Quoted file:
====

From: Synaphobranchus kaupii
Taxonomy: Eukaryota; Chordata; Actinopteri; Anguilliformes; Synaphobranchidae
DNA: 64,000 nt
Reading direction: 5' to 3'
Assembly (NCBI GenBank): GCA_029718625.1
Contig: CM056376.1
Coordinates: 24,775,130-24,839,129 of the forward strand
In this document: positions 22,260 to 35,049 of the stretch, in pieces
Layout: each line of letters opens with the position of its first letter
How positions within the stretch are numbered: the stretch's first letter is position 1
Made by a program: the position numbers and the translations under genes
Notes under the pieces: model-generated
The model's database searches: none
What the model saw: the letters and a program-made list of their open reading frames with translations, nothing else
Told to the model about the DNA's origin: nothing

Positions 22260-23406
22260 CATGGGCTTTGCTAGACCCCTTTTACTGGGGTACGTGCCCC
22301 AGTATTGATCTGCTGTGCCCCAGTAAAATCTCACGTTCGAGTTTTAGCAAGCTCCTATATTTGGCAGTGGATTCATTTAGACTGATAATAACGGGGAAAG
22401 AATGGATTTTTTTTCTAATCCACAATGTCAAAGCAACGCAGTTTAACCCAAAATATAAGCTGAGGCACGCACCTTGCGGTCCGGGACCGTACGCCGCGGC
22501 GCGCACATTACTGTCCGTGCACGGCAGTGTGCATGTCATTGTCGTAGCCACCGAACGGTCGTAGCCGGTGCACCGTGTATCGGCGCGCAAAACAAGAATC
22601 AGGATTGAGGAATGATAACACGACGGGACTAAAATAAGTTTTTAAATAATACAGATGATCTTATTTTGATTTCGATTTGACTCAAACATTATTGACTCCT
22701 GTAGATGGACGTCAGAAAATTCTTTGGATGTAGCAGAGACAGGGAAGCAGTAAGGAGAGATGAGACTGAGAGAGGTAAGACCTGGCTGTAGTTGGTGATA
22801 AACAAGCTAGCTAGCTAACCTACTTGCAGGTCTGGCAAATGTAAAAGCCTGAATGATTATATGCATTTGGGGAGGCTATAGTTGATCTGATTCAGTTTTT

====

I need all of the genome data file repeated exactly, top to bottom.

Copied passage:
From: Synaphobranchus kaupii
Taxonomy: Eukaryota; Chordata; Actinopteri; Anguilliformes; Synaphobranchidae
DNA: 64,000 nt
Reading direction: 5' to 3'
Assembly (NCBI GenBank): GCA_029718625.1
Contig: CM056376.1
Coordinates: 24,775,130-24,839,129 of the forward strand
In this document: positions 22,260 to 35,049 of the stretch, in pieces
Layout: each line of letters opens with the position of its first letter
How positions within the stretch are numbered: the stretch's first letter is position 1
Made by a program: the position numbers and the translations under genes
Notes under the pieces: model-generated
The model's database searches: none
What the model saw: the letters and a program-made list of their open reading frames with translations, nothing else
Told to the model about the DNA's origin: nothing

Positions 22260-23406
22260 CATGGGCTTTGCTAGACCCCTTTTACTGGGGTACGTGCCCC
22301 AGTATTGATCTGCTGTGCCCCAGTAAAATCTCACGTTCGAGTTTTAGCAAGCTCCTATATTTGGCAGTGGATTCATTTAGACTGATAATAACGGGGAAAG
22401 AATGGATTTTTTTTCTAATCCACAATGTCAAAGCAACGCAGTTTAACCCAAAATATAAGCTGAGGCACGCACCTTGCGGTCCGGGACCGTACGCCGCGGC
22501 GCGCACATTACTGTCCGTGCACGGCAGTGTGCATGTCATTGTCGTAGCCACCGAACGGTCGTAGCCGGTGCACCGTGTATCGGCGCGCAAAACAAGAATC
22601 AGGATTGAGGAATGATAACACGACGGGACTAAAATAAGTTTTTAAATAATACAGATGATCTTATTTTGATTTCGATTTGACTCAAACATTATTGACTCCT
22701 GTAGATGGACGTCAGAAAATTCTTTGGATGTAGCAGAGACAGGGAAGCAGTAAGGAGAGATGAGACTGAGAGAGGTAAGACCTGGCTGTAGTTGGTGATA
22801 AACAAGCTAGCTAGCTAACCTACTTGCAGGTCTGGCAAATGTAAAAGCCTGAATGATTATATGCATTTGGGGAGGCTATAGTTGATCTGATTCAGTTTTT